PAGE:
A tale of two pizza makers


Recently, Ohio’s Sixth District Appellate Court reviewed a judgment that divided the pizza pie between two disgruntled pizza makers.

Christopher Germano and John Beaujean (nephew and uncle, respectively) formed a Limited Liability Company to operate a Vito’s Pizza franchise in Perrysburg, Ohio. Beaujean, who also owned a restaurant supply company, approached Germano with the idea, asking him to invest $280,000 for his half of the LLC while Beaujean would earn his half through sweat equity by running the restaurant. They would own the business equally and share in the profits.

However, Beaujean began to pay himself a management fee. He also paid his restaurant supply company a bookkeeping fee and he transferred funds from the LLC into a different account to which Germano had no access. Germano sued alleging breach of fiduciary duty and failing to maintain the duties of good faith and fair dealing. Beaujean countersued, raising several claims surrounding perjury, falsification and his own claim of breach of fiduciary duty.

At trial, Beaujean’s counterclaims were dismissed and judgment was entered in favor of Germano. Beaujean was ordered to return the $97,000 management fees to the company. Additionally, he was ordered to return bookkeeping fees above and beyond a fair market value of $15 per hour. Lastly, Beaujean was ordered to provide all records for complete accounting. Germano’s request for punitive damages and attorney’s fees was denied.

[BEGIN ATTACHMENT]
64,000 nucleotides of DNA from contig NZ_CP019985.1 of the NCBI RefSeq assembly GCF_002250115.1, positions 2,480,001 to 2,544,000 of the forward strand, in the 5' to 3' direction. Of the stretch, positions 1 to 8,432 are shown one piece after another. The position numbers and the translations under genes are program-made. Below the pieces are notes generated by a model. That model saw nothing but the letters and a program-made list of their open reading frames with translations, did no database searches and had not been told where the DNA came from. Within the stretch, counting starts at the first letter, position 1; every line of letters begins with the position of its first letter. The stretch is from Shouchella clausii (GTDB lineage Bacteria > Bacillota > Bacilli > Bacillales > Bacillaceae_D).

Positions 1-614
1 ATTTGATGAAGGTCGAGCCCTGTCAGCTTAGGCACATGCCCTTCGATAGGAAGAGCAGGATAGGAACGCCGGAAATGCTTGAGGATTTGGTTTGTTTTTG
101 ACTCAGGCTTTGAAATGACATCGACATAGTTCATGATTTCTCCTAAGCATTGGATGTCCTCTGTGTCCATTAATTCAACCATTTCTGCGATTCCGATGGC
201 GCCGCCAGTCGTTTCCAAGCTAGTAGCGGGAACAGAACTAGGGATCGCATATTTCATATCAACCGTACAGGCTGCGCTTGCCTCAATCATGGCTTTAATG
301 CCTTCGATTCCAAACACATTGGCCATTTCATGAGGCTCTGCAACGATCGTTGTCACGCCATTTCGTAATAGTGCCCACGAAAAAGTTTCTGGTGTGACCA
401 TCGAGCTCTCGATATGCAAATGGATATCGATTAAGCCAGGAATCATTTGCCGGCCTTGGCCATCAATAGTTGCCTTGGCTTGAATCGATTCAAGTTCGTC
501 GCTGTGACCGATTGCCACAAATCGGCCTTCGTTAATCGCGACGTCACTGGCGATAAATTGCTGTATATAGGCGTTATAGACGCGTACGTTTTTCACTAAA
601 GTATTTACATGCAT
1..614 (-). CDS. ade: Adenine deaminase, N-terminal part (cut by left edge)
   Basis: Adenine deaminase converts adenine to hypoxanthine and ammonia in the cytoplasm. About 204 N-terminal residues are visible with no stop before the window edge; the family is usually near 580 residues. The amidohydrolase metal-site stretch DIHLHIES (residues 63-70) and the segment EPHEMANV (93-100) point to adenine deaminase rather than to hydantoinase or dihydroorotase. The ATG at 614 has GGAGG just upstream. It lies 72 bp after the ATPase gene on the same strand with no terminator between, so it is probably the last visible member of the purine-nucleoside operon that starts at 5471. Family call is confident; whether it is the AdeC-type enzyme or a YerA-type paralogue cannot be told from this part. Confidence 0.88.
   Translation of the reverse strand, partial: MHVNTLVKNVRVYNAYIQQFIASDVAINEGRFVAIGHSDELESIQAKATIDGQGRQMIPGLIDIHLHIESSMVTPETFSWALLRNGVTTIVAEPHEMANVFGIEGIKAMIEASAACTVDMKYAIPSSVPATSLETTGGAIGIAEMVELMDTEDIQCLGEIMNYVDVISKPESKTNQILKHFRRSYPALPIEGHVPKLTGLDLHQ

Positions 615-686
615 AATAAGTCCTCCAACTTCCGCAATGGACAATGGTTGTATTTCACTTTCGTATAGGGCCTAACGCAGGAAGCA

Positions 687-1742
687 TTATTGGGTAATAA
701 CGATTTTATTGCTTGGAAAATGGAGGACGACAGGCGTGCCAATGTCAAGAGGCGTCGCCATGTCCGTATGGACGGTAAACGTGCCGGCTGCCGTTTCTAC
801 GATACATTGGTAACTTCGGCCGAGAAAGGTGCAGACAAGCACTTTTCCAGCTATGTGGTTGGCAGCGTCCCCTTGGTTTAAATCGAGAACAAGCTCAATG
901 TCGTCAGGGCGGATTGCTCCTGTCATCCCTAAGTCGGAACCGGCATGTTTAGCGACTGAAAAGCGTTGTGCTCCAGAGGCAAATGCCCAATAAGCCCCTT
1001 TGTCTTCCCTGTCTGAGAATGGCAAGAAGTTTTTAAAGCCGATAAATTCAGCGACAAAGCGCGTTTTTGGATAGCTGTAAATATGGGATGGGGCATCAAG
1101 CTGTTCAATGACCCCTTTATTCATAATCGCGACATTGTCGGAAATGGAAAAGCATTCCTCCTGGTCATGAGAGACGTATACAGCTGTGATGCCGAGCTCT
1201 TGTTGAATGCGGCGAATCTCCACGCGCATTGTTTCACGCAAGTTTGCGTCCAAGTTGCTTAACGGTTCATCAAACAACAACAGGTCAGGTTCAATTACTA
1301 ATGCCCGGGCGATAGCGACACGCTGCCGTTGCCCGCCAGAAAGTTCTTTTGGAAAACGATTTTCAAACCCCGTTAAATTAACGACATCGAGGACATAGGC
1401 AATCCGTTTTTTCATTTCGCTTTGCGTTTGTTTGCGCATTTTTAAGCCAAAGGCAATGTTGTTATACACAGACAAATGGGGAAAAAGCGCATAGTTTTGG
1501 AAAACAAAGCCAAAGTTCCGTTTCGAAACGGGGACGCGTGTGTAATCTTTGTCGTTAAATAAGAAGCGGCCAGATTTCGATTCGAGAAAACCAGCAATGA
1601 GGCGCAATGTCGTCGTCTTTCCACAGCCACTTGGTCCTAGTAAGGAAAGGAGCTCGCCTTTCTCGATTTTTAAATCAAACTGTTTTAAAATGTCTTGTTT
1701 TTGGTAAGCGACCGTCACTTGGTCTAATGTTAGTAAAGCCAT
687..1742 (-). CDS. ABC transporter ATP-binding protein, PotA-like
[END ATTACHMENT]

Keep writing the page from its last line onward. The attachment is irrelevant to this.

The key element of this case is the fact that the court found merit in Germano’s claims based on a contract theory, rather than a tort theory pertaining to fiduciary duty. There was no written agreement between the two men, nor was there an operating agreement that had been put in place subsequent to the registration of the LLC. As a result, the business operated by an oral agreement between the two men.

Oral agreements, as one can easily imagine, are difficult to prove because it is too easy for one side or the other to deny what was purportedly agreed upon. It is generally easier to ask the court to find that there was a fiduciary duty that existed between the LLC’s members than a breach of that duty. Germano got lucky; he is the exception to the rule.

In instances like this, businesses must commit their agreements to writing. This is particularly true if it is two friends who are going into business on a handshake. Operating agreements and written agreements between parties are not necessary to start a business, but they are necessary for the clean termination of a business. Failure to set down expectations at the get-go results in unbelievable problems at the end.

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